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Recent data breaches have compliance professionals asking, ‘What can I do better?’

The recently reported Capital One Financial Corporation data breach involves similar cloud computing vulnerabilities discussed in RSCC’s July 18 article, “The risk of a data breach to your supply chain is real ... and so are the solutions,” namely “S3 buckets,” components of Amazon Web Services (AWS). The Capital One data breach was carried out by a former insider, who had also worked for AWS systems in the past and, according to court documents, was able to take advantage of a misconfiguration of Capital One’s cloud database to gain credentials that allowed access to the personal data of more than 100 million individuals.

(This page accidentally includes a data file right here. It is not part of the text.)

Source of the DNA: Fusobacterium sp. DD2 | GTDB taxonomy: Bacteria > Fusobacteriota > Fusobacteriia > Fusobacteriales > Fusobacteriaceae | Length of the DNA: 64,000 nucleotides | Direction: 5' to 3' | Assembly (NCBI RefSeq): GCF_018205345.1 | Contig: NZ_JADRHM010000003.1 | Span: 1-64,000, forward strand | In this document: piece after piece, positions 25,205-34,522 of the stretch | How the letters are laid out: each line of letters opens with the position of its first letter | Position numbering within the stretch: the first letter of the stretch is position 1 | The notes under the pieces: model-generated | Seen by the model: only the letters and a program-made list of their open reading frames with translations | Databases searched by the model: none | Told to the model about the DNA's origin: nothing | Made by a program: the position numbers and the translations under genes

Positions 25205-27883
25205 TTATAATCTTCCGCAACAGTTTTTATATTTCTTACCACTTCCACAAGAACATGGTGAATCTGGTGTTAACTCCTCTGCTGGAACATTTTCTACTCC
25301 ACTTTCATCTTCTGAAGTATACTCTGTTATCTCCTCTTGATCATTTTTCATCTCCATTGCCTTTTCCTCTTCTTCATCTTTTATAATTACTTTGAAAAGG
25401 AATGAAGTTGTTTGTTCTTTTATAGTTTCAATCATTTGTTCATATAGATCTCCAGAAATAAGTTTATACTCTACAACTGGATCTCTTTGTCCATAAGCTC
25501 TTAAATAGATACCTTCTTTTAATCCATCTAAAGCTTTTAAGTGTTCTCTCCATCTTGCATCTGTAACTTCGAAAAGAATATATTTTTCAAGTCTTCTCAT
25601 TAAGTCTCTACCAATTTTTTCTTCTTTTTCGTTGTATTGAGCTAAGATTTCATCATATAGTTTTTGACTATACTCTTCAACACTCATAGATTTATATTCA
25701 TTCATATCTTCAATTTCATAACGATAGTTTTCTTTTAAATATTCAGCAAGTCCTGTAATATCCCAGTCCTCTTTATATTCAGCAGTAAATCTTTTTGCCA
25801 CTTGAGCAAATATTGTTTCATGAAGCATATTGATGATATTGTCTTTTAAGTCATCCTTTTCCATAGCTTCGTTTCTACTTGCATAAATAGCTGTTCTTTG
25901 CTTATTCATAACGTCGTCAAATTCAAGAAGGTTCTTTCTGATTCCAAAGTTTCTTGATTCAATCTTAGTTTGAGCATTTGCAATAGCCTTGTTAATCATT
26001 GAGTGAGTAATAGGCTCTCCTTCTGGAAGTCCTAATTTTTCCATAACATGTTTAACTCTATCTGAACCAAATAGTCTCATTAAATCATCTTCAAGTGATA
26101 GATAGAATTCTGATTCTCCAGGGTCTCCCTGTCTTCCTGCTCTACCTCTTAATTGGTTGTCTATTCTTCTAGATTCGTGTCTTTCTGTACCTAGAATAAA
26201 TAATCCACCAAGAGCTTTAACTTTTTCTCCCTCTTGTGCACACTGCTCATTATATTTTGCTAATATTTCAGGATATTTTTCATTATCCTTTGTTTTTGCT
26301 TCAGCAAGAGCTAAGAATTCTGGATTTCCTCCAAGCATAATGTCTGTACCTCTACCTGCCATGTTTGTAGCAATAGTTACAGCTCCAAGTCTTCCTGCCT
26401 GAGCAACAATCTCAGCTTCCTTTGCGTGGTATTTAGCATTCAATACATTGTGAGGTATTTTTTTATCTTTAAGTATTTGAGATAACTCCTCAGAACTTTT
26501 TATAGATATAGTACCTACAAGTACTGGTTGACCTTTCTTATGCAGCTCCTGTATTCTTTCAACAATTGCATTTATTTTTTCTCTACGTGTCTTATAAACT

Capital One released a statement, including the following:

We encrypt our data as a standard. In addition, it is our practice to tokenize select sensitive data fields, most notably Social Insurance Numbers and credit card account numbers. Tokenization involves the substitution of the sensitive field with a cryptographically generated replacement. The method and keys to unlock the tokenized fields are different from those used to encrypt the data. Due to the particular circumstances of this incident, the unauthorized access also enabled the decrypting of the data.

According to Mark Lanterman, chief technology officer of Computer Forensic Services, the breach had little to do with encryption issues:

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